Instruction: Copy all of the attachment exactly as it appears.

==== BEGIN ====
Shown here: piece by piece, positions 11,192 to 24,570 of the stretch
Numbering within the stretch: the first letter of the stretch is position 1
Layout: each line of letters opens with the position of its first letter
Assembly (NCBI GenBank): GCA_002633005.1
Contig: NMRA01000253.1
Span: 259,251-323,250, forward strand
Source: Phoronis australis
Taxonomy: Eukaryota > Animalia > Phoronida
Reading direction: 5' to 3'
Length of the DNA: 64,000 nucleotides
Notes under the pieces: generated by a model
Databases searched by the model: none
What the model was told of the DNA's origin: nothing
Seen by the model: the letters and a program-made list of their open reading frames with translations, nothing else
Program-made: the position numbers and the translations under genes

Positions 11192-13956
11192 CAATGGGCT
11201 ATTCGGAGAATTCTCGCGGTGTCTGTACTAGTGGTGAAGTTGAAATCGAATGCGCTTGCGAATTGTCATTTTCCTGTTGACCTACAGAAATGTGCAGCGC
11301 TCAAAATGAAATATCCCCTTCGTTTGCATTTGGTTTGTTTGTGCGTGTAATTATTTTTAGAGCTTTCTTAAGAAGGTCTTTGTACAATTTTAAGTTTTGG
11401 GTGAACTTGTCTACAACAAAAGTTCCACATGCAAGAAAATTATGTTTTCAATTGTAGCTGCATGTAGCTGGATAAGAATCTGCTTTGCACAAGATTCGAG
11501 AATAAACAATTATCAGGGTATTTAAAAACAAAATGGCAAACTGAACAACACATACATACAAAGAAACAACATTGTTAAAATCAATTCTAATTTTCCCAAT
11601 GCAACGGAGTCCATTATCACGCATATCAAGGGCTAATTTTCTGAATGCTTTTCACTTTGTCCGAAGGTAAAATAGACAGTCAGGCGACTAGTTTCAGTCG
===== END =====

Shown here: piece by piece, positions 11,192 to 24,570 of the stretch
Numbering within the stretch: the first letter of the stretch is position 1
Layout: each line of letters opens with the position of its first letter
Assembly (NCBI GenBank): GCA_002633005.1
Contig: NMRA01000253.1
Span: 259,251-323,250, forward strand
Source: Phoronis australis
Taxonomy: Eukaryota > Animalia > Phoronida
Reading direction: 5' to 3'
Length of the DNA: 64,000 nucleotides
Notes under the pieces: generated by a model
Databases searched by the model: none
What the model was told of the DNA's origin: nothing
Seen by the model: the letters and a program-made list of their open reading frames with translations, nothing else
Program-made: the position numbers and the translations under genes

Positions 11192-13956
11192 CAATGGGCT
11201 ATTCGGAGAATTCTCGCGGTGTCTGTACTAGTGGTGAAGTTGAAATCGAATGCGCTTGCGAATTGTCATTTTCCTGTTGACCTACAGAAATGTGCAGCGC
11301 TCAAAATGAAATATCCCCTTCGTTTGCATTTGGTTTGTTTGTGCGTGTAATTATTTTTAGAGCTTTCTTAAGAAGGTCTTTGTACAATTTTAAGTTTTGG
11401 GTGAACTTGTCTACAACAAAAGTTCCACATGCAAGAAAATTATGTTTTCAATTGTAGCTGCATGTAGCTGGATAAGAATCTGCTTTGCACAAGATTCGAG
11501 AATAAACAATTATCAGGGTATTTAAAAACAAAATGGCAAACTGAACAACACATACATACAAAGAAACAACATTGTTAAAATCAATTCTAATTTTCCCAAT
11601 GCAACGGAGTCCATTATCACGCATATCAAGGGCTAATTTTCTGAATGCTTTTCACTTTGTCCGAAGGTAAAATAGACAGTCAGGCGACTAGTTTCAGTCG